Sunday, 18 July 2010

Haskell's hash tables revisited

Update: We have since discovered that these results were biased towards Haskell.

Mikhail Glushenkov recently announced the Haskell Platform 2010.2 RC for Windows. In particular, this is the first release to include a version of the Glasgow Haskell Compiler (6.12.3) that has the new garbage collector fix to address the performance problems Haskell programmers have been experiencing with mutable arrays of boxed values over the past 5 years, such as the spines of hash tables.

Naturally, we couldn't resist benchmarking the new release to see if it lives up to the promise of decent hash table performance. Even though this installer for the Haskell Platform is just a release candidate, we found that it installed smoothly and ran correctly first time.

First up, a repeat of our previous benchmark which inserted 10,000,000 bindings with int keys mapping to int values into an initially-empty hash table:

GHC 6.12.1: 19.2s
GHC 6.12.3: 4.48s
F# .NET 4: 0.8s

The new version of GHC is clearly a substantial improvement over previous versions in this context, completing this benchmark over 4× faster than its predecessor. The fastest Haskell is still 5.6× slower than F# but that is a more reasonable performance difference than before.

Altering the benchmark to build five hash tables containing 5,000,000 bindings each with float keys and values and using the floor or truncate functions as the hash function changes the relative performance considerably:

GHC 6.12.1: 131s
GHC 6.12.3: 30.2s
F# .NET 4: 2.98s

Here, the old GHC is a whopping 44× slower than F# and the latest GHC is still 10× slower.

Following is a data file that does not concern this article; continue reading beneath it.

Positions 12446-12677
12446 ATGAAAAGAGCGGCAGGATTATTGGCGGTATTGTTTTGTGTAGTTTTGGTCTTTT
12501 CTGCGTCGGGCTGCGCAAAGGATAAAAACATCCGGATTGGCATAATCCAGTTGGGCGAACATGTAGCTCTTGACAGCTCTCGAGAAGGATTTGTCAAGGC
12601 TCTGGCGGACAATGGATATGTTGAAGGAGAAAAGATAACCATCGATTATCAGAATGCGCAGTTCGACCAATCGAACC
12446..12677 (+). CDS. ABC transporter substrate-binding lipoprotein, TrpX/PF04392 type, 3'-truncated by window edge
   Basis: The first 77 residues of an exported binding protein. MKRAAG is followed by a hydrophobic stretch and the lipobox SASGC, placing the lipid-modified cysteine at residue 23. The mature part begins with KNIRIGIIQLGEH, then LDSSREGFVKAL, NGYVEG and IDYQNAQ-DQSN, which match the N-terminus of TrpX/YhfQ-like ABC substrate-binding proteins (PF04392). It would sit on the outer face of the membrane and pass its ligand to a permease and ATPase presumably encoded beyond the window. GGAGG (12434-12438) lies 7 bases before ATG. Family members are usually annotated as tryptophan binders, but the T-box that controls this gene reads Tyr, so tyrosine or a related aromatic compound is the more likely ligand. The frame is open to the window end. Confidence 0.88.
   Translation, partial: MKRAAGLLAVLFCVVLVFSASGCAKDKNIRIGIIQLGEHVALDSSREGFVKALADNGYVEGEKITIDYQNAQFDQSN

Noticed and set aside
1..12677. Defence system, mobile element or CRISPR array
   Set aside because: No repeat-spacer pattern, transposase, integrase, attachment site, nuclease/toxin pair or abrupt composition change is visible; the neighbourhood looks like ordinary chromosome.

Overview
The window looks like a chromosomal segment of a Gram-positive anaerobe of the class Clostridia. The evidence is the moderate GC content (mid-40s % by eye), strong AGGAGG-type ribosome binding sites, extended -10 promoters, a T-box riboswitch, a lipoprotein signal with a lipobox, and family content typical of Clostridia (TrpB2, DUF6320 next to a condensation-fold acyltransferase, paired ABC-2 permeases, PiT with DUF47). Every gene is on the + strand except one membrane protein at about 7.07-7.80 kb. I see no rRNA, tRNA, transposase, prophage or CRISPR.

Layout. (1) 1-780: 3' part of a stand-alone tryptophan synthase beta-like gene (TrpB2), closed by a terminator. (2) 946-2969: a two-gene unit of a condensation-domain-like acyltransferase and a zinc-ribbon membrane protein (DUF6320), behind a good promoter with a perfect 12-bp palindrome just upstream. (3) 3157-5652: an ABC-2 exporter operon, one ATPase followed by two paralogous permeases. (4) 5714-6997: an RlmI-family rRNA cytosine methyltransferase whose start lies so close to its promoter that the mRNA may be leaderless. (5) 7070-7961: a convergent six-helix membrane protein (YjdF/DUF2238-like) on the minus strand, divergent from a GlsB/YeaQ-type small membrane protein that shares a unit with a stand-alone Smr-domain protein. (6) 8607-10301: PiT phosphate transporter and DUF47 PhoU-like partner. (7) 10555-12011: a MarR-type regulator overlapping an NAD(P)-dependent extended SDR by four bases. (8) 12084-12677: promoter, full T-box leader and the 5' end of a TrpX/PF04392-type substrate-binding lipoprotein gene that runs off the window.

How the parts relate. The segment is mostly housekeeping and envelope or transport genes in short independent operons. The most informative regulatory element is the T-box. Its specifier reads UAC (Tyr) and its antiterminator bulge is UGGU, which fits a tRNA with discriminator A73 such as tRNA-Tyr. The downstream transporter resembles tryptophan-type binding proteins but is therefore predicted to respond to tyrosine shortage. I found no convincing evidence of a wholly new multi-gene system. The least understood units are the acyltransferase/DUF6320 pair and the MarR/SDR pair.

Surprisingly, this turns out to be a 3 year old performance bug, this time in the implementation of basic numeric functions. Fortunately, this can be fixed simply by annotating the type of the truncate function. This gives the following performance:

GHC 6.12.1: 43.8s
GHC 6.12.3: 17.1s
F# .NET 4: 2.98s

The latest Haskell is now back to being only 5.7× slower than F#.

Here's the new F# code:

let cmp =
{ new System.Object()
interface System.Collections.Generic.IEqualityComparer with
member this.Equals(x, y) = x=y
member this.GetHashCode x = int x }
for _ in 1..5 do
let m = System.Collections.Generic.Dictionary(cmp)
for i=5000000 downto 1 do
m.[float i] <- float i
printfn "m[42] = %A" m.[42.0]

And here's the new Haskell code:

import qualified Data.HashTable as H
import GHC.Float

act 0 = return ()
act n = do
ht <- H.new (==) (fromIntegral . (truncate :: Double -> Int)) :: IO (H.HashTable Double Double)
let loop 0 = return ()
loop i = do
H.insert ht (fromIntegral i) (fromIntegral $ i+n)
loop (i-1)
loop (5*(10^6))
ans <- H.lookup ht 42.0
print ans
act (n-1)

main :: IO ()
main = act 5

4 comments:

Paolo Giarrusso said...

You link is to bug 661, fixed 4 years ago, and is not a performance bug:
http://hackage.haskell.org/trac/ghc/ticket/661

I guess the link was botched - could you please link the correct performance bug?

Flying Frog Consultancy Ltd. said...

@Paolo: I have corrected the link.

Alberto said...

Good GC performance comparison.


Where is the HashTable benchmark?

jay paul said...

Your post really cool and interesting. Thanks very much.

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